Language information at Wikipedia



top Canadian pronunciation

1) Where is my room?

2) Where is the beach?

3) Where is the bar?

4) Don't touch me there!


shown using IPA: American comparison: British comparison:
Canadian pronunciation American pronunciation British pronunciation

Language information at Wikipedia



top Chicago accent (also known as Chicago-ese / Chicagoese)

used in and around Chicago, Illinois, US

1) Where's my room?

2) Where's da beach?

3) Where's da bar?

4) Don't touch me dere!

See How to Speak Chicago-ese



top Coal Speak

used in the Coal Region of northeastern Pennsylvania, US

1) Where's me room?

2) Where's da shore?

3) Where's da beer garden?

4) Ya daresn't touch me dere!

The Official CoalRegion Dictionary



top Cockney Accent

used by Cockneys in parts of the London area

1) Where is me room?

2) Where is the beach?

3) Where is the bar?

4) Don' touch me there!


shown using IPA: American comparison: British comparison:
Cockney accent American pronunciation British pronunciation

Language information at Wikipedia



top Cockney Rhyming Slang

originated in the East End of London; used in parts of the the UK & the Republic of Ireland

1) Where is me va va voom?

2) Where is the bloomin' beach?

3) Where is the chuffin' Near and Far?

4) Daan't touch me there!

Language information at Wikipedia and the Cockney Rhyming Slang website



top Cornwall dialect

used in parts of England's Cornwall county, UK

1) Wheere es my rum?

2) Wheere es th' beach?

3) Wheere es th' bar?

4) Don't touch me theere!

Language information at Wikipedia

See also Cornish



top Cumbrian dialect

used in parts of England's Cumbria county, UK

1) Wheeyer is me room, eh?

2) Wheeyer is the beach, eh?

3) Wheeyer is the bar, eh?

4) Don't touch me there, like eh!

Cumbrian glossary



top Dorset dialect

used in parts of England's Dorset county, UK

1) Where is my room?

2) Where is the beach?

3) Where is the bar?

4) Don't touch me there!

Language information at Wikipedia



top Dublin Slang

used in and around Dublin, the capital of Ireland

1) Where is me room?

2) Where is the strand?

3) Where is the boozer?

4) Lay off!

Dublin dictionary at the O'Byrne Files



top Dunglish

a combination of Dutch and English used in parts of the Netherlands and Belgium

1) Wèr is mai roem?

2) Wèr is de bietsj?

3) Wèr is de bar?

4) Doont tatsj mie der!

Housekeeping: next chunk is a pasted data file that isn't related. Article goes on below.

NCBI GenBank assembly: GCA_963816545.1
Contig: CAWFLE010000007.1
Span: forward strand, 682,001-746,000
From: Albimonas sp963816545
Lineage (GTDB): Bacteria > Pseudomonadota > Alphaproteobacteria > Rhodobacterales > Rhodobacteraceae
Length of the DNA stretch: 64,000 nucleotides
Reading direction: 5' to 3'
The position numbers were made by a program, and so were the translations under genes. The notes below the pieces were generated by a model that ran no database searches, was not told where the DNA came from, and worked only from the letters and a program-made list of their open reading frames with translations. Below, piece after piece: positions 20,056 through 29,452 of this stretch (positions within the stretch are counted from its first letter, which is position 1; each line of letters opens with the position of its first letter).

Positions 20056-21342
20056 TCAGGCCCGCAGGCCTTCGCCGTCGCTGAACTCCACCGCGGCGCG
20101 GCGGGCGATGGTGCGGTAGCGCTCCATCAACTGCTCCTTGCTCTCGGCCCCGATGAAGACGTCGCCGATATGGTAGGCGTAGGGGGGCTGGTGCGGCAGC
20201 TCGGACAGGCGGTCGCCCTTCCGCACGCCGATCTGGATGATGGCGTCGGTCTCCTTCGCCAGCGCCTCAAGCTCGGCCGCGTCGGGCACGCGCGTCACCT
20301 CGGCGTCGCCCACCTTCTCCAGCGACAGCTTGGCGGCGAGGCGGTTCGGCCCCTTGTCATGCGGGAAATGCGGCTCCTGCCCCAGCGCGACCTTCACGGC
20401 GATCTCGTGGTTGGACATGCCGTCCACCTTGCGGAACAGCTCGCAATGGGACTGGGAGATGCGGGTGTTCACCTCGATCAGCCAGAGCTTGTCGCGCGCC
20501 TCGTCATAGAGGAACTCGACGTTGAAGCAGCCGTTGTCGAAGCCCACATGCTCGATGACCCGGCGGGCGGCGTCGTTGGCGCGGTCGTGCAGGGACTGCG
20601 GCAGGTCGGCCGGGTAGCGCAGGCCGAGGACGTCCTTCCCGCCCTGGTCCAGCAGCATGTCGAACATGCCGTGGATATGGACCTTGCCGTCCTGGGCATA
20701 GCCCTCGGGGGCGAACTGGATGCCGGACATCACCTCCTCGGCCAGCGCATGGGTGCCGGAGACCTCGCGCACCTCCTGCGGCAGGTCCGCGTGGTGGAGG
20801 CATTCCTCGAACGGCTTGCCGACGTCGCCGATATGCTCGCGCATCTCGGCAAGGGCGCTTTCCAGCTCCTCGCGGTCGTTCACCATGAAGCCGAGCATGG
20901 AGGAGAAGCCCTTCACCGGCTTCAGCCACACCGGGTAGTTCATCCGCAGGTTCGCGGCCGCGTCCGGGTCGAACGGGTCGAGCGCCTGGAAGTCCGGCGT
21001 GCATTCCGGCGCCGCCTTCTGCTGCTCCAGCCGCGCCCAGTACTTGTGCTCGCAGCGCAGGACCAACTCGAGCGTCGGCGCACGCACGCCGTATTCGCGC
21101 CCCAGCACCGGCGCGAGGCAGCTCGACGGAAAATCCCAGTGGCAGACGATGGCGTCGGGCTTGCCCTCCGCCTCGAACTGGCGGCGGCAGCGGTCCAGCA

Language information at Wikipedia in English and Dutch

Humorous examples can be found on the site Dunglish: Where Dutch and English collide

Alternate names for Dunglish include Dutch English, Steenkolenengels, Amerilands, Dutchglish Dutchlish, Engerlands, Englutch, Inglisj, Nederengels, and Stone Coal English.



top Durham dialect

used in and around the city of Durham, England, UK

1) Where's me rewm?

2) Where's t' beach?

3) Where's t' bar?

4) Divvent touch mah there!


Language information at Wikipedia



top East Midlands dialect

used in the East Midlands region of England, UK

1) Wheer's me room?

2) Wheer's th' baech?

3) Wheer's th' bar?

4) Dunna touch me there!

Language information at Wikipedia



top Engrish

fractured English often seen in Asian advertising, signs, and other printed material

1) As for my room it is somewhere?

2) As for the beach it is somewhere?

3) As for the bar it is somewhere?

4) In me concerning there it is not good!

Language information at Wikipedia and engrish.com

Benjamin Zimmer posted a great explanation and illustration of Engrish

Hanzi Smatter shows the flip side: misused Chinse characters in Western culture



top Estuary English

used in the South East England and East of England regions, especially along the River Thames and its estuary

1) Where's my room?

2) Where's the beach?

3) Where's the bar?

4) Don' touch me there!


shown using IPA: American comparison: British comparison:
Estuary English pronunciation American pronunciation British pronunciation

Language information at Wikipedia



top Furness dialect

used in and around the town of Barrow-in-Furness in the south of England's Cumbria county, UK

1) Whar's me roum?

2) Whar's t'shoor?

3) Whar's t'bar?

4) Dewn't touch ma ter!


Furness dialect dictionary



top Geordie dialect

used in and around England's Tyneside area, UK

1) Weor is me room?

2) Weor is the sands?

3) Weor is the bor?

4) Divvent toich wor thor!

Language information at Wikipedia



top Hartlepool Slang

used in the town of Hartlepool, England, UK.

1) Wers me room at?

2) Wers the beach at?

3) Wers the pub at?

4) Doan touch me ther!

Additional information at hartlepoolslang and the Indigo Group



top Hiberno dialect / Irish English

used in parts of Ireland

1) Wha is me room?

2) Wha is de stran'?

3) Wha is de boozer?

4) Don't touch me dare!

Language information at Wikipedia